Heard about complexity but not quite sure what it’s all about? Not sure about the difference between Cyclomatic and Cognitive Complexity? In this video, learn about the complexity metric and the differences between the two most popular methods for computing it. Also, learn a simple technique for avoiding the creation of methods that are too complex.
- [Instructor] Complex code is hard to work with and understand. This increases the risk that a bug will be introduced the next time the code has to change. When writing a new method, the best way to ensure that it keeps from becoming too complex, it to ensure that the method only has one responsibility. The trick for figuring out how many responsibilities a method has is to answer the question, what is this method doing? If your answer requires that you use the word and then that's a clear indicator that the method is responsible for more than one thing. If you're working with an existing method or function that is too complex, then you'll need to apply refactorings to reduce it. The extract method refactoring is the one that's going to yield the most benefit. The complexity metric gives us a more precise way of quickly assessing how complex a method is. We can use that information to make informed decisions about how to reduce the method's complexity. Complexity metrics come in a variety of flavors. The two that are most common are cyclomatic complexity and cognitive complexity. Each metric uses a different strategy for creating a numerical score for a chunk of code. Cyclomatic complexity counts the number of distinct code paths, and cognitive complexity counts statements which can make code hard to understand, such as complex Boolean logic, and deeply nested control structures. Both metrics use the same scale. Five or less, or zero to five is easy to understand. Greater than five or 10 or less, somewhere between six and 10 is complex. Greater than 10 is too complex. If you want to measure cognitive complexity, you can use a tool called Code Climate. Other tools that you reach for might use cyclomatic complexity. It's common for cognitive complexity and cyclomatic complexity to have drastically different values. This is because of the way the algorithm for cognitive complexity treats different control structures. For example, the score that cyclomatic complexity computes for a K-statement is equal to the number of conditions that are handled, but the score that cognitive complexity uses for such a statement is just one. Cognitive complexity also takes nesting into greater consideration than cyclomatic complexity does. In cognitive complexity, each level of nesting increases the score, but in cyclomatic complexity, nesting is not something that contributes to a score. There's a ton of good info in Code Climates documentation, if you'd like to dig into the differences between the two metrics in more detail. In the next couple of videos, we're going to dig into using Code Climate to measure complexity on your project.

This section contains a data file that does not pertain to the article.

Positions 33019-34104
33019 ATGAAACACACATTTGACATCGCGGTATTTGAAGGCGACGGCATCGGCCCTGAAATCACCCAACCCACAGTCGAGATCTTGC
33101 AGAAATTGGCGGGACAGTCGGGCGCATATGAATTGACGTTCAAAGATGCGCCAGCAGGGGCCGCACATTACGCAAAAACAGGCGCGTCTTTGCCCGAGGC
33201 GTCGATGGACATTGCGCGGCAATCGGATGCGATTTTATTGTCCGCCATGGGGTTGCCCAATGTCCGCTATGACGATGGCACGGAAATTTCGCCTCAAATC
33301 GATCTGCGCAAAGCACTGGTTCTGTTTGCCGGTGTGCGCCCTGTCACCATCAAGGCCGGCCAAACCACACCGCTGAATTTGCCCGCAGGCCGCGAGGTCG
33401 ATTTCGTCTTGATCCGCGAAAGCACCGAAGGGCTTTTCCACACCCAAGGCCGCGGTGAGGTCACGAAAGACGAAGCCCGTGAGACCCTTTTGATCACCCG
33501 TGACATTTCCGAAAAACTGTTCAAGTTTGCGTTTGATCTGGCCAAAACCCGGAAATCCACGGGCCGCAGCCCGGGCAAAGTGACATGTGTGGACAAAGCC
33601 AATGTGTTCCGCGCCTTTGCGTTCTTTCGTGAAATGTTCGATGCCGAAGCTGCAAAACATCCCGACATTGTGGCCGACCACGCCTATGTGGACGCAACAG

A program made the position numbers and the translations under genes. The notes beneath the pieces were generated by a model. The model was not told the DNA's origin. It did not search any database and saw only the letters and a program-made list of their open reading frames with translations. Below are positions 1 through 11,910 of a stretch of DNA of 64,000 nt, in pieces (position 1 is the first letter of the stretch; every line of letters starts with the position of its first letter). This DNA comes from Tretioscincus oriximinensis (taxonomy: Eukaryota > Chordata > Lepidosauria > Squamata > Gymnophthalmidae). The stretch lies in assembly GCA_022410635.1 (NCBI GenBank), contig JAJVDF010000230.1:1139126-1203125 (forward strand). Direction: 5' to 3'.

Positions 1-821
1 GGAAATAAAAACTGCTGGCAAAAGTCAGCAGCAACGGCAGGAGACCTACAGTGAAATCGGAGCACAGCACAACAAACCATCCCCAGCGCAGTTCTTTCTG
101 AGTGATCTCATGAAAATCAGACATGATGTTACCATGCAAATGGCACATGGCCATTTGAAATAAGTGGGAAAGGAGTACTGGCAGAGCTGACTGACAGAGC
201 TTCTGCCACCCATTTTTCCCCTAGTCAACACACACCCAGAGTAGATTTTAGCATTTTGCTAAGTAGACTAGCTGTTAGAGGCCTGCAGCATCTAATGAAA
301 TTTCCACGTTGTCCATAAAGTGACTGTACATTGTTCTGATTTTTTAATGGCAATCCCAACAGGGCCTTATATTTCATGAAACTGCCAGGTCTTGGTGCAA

- Code quality metrics and tools
- Exploring code complexity
- Adjusting complexity thresholds
- Analyzing hotspots and churn
- Visualizing code coverage
- Finding duplication
- Securing dependencies
- Maintaining a consistent coding style